Why Golf Specific?


A good game of golf requires three good mechanics :

Most amateur golfers take care of items 1 & 2 and forget about the most crucial element of a good game, the mechanics of the human body.

Golf biomechanics applies the principles and technique of mechanics to the structure and function of the golfer in an effort to improve golf technique and performance.

In order to have a fighting chance of the ‘perfect swing’, your body needs to have full range of motion. If you have any joint restrictions, especially in the spine, it is impossible to make a complete weight shift during the backswing phase.

In physics, angular momentum can only exist through a fixed rotation. Think of your spine as this fixed rotation. It is around this axis that your limbs (and golf club) rotate. As the spine rotates, your body creates a centrifugal motion that allows the club to follow through. In order for all of this to happen effortlessly without injury it is necessary that your joints can move as freely as possible.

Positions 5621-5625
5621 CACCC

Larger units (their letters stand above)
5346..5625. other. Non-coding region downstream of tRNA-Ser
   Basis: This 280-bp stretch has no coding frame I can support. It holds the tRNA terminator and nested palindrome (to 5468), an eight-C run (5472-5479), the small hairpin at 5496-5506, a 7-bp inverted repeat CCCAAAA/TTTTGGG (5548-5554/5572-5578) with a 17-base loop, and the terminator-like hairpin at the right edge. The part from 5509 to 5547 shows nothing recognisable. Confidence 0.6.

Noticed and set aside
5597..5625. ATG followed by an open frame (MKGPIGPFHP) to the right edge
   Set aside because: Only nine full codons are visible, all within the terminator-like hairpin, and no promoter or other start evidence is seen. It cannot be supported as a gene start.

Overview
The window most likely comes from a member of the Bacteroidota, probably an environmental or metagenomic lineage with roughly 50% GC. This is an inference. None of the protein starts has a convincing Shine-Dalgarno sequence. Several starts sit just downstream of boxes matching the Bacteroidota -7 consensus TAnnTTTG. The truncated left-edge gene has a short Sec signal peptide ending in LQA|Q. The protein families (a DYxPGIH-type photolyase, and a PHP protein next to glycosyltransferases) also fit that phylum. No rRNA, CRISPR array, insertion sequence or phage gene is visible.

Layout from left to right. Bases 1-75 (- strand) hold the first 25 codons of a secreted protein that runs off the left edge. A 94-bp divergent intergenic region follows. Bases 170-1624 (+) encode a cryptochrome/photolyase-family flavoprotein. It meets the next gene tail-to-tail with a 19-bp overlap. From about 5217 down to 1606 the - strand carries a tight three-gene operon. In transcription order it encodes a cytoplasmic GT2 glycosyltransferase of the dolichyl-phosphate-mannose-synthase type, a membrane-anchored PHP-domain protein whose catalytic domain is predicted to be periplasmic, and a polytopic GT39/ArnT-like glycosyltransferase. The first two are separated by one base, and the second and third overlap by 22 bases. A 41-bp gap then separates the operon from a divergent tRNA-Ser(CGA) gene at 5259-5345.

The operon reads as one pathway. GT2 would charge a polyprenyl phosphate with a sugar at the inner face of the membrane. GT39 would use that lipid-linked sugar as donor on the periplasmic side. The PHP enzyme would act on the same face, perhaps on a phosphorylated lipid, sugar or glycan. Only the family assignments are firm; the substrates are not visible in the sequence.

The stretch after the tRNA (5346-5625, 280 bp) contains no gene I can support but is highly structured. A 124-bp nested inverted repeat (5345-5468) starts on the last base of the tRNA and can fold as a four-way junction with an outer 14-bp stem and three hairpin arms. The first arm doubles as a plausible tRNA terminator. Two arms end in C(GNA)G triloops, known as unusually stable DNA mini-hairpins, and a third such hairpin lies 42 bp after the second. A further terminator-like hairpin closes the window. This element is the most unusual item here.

A great analogy is to imagine the basic ‘spinning top’. When spinning, the top can move fast if the axis remains constant. However, if the axis is not stable, the top cannot spin for any great length of time. Bump the axis, and the top falls over. The momentum is lost.

If you have ever stood and watched amateur golfers hit balls at the driving range what you essentially see is a lot of ‘tops’ falling off.

Professional golfers on the other hand have learnt to use their spinal axis and therefore perform like a perfectly balanced spinning top.

How many times have you heard the advice “Keep your head down”? OK, keeping your eye on the ball helps. But in reality, the outcome overtime may have a negative effect on your golf performance. If your head kept lifting up, the “head down” advice would be good.

In reality, the swing is a posture issue, not a “head” issue. When you keep your head down, what you are doing is increasing the curvature in your neck and upper back. The body works at its best when your spine is in its “neutral lordosis”(balanced position). Any increase or decrease in spinal curvature means your spine loses its neutral lordosis.